April 24, 2016, 1pm PDT
Aaron Renn identifies the negative effects of ongoing concentration of media professionals of the "writer" variety in New York City, Washington, D.C., and Los Angeles.
October 30, 2015, 9am PDT
Aaron Renn scours the Internet to find 12 maps that attempt to do the impossible: define the geographic and cultural expanse known as the American Midwest.
December 30, 2014, 12pm PST
Finding the existing frameworks for describing "global cities" to be highly divergent, Aaron Renn suggests his own and requests feedback to continue improving the scheme.
December 18, 2011, 9am PST
An "independent urbanist" group in Indianapolis spearheaded an idea to take seats from the closing Bush Stadium minor league ballpark to be used as much-needed bus stop furniture.
November 21, 2011, 9am PST
Aaron M. Renn dissects the rise and fall of Atlanta, concluding that lack of differentiation paired with no job growth will bring mean "game over" for the city.
August 21, 2011, 9am PDT
Private bus companies are gaining in popularity, but Aaron Renn says that a large segment of the "urbanist/sustainability community" despise them for no good reason.
July 9, 2011, 9am PDT
This post from <em>The Urbanophile</em> highlights some of the best videos focused on cities.
December 22, 2010, 11am PST
The first piece of data from the 2010 U.S. Census has been released, showing state-by-state population information. <em>The Urbanophile</em> offers three maps that document how the country has changed since the last Census in 2000.
November 17, 2010, 10am PST
On his blog, Aaron Renn has done an analysis of 2008 tax return data from metropolitan areas to show where domestic migration is happening. Some of his findings are a bit surprising.
September 27, 2010, 1pm PDT
It depends on your criteria, says Aaron M. Renn. A golden age of accessibility and consumption? Yes. But is it better to be in an era of plenty, or an era of creation and discovery?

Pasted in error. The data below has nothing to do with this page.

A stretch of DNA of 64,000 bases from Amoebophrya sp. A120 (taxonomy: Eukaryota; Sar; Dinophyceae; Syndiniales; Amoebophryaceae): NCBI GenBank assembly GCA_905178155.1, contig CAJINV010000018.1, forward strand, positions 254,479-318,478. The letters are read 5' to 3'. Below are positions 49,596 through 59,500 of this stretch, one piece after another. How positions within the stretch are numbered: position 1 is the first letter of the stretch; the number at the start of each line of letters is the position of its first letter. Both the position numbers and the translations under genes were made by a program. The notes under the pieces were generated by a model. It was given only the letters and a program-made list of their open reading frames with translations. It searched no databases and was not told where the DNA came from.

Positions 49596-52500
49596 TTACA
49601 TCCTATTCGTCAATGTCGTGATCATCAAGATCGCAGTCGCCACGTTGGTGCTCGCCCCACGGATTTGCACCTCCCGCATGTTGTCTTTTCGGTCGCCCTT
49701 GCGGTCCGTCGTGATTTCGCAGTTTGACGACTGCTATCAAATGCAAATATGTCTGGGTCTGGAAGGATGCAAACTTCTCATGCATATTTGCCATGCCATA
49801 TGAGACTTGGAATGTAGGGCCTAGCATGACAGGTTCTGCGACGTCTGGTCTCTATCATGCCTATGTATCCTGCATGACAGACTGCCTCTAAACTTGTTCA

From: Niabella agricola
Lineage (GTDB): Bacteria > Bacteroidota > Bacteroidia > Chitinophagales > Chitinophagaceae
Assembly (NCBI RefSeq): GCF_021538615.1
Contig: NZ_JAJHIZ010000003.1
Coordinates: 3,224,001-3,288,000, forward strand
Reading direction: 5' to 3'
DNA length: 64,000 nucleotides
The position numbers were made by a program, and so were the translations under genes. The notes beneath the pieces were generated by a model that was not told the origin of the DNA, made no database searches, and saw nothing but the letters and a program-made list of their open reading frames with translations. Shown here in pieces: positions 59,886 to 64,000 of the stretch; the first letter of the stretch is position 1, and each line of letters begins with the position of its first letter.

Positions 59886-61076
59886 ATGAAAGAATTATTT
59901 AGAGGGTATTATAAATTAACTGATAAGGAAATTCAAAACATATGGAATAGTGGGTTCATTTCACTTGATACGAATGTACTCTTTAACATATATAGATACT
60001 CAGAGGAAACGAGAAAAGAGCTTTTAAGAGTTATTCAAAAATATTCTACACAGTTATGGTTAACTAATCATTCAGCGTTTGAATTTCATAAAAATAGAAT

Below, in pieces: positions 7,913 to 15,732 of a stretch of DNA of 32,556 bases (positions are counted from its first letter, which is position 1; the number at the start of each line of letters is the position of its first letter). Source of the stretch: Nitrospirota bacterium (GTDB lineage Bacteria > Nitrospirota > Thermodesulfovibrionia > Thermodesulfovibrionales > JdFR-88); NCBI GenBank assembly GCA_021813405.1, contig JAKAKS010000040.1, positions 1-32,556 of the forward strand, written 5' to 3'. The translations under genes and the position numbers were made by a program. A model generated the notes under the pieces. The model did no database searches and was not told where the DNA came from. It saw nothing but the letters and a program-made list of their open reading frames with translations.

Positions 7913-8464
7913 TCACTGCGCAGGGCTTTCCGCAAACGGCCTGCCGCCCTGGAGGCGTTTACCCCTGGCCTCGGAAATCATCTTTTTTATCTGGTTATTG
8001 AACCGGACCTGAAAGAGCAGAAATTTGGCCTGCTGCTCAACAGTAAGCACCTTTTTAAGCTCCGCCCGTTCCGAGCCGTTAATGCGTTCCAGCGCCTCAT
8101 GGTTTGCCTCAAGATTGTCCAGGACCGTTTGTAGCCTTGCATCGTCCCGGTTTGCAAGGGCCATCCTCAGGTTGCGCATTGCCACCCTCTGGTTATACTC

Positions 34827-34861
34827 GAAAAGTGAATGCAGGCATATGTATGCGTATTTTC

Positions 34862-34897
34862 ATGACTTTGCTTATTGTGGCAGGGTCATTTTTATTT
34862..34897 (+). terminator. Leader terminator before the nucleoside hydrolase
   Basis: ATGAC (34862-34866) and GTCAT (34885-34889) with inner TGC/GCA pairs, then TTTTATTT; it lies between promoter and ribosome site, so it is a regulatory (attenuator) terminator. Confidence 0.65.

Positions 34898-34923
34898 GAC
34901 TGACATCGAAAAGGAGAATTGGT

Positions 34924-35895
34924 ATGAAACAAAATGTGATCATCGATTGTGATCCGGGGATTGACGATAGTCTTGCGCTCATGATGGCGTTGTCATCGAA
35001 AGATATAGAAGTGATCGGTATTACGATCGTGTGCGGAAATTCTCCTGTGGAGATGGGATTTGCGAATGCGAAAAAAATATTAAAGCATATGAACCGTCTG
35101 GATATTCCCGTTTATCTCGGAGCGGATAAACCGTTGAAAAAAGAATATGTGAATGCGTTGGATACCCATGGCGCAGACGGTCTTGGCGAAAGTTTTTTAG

May 17, 2010, 7am PDT
This post from <em>The Urbanophile</em> explores the world of city branding, and argues that some cities are making the mistake of ignoring their own assets and focusing on trying to embrace the successful assets of others.
May 10, 2010, 2pm PDT
The Urbanophile reviews Richard Florida's new book, defending his populist approach and tackling Florida's central arguments of investing in the grassroots, encouraging "rentership" and the fundamental societal changes coming soon.
May 3, 2010, 5am PDT
Aaron M. Renn reflects on the success of Daniel Burnham's plan of Chicago, and why. Perhaps it was the lack of government involvement in the planning process?
April 22, 2010, 9am PDT
Planners take a prescriptive approach to urbanism, while people have their own ideas about what makes good places that don't fit the standard orthodoxy. Drew Austin says both extremes need attention, and synthesis.
April 7, 2010, 12pm PDT
Carol Coletta explains how improving education, lowering VMT and alleviating poverty by as little as 1% each could mean billions of dollars for cities.
March 12, 2010, 12pm PST
Could Detroit turn its crumbling buildings into tourist attractions? The Urbanophile says there are worse ideas.
February 5, 2010, 12pm PST
This essay from <em>The Urbanophile</em> looks at the economics behind greenfield development.
December 10, 2009, 9am PST
The Urbanophile attempts to separate the hype from the usefulness of the concept of the 'megaregion', deciding in the end that it is a 'convenient abstraction for federal-level thinkers.'
November 7, 2009, 5am PST
The Urbanophile reports from RailVolution in Boston, including a video interview with John Robert Smith, CEO of Reconnecting America.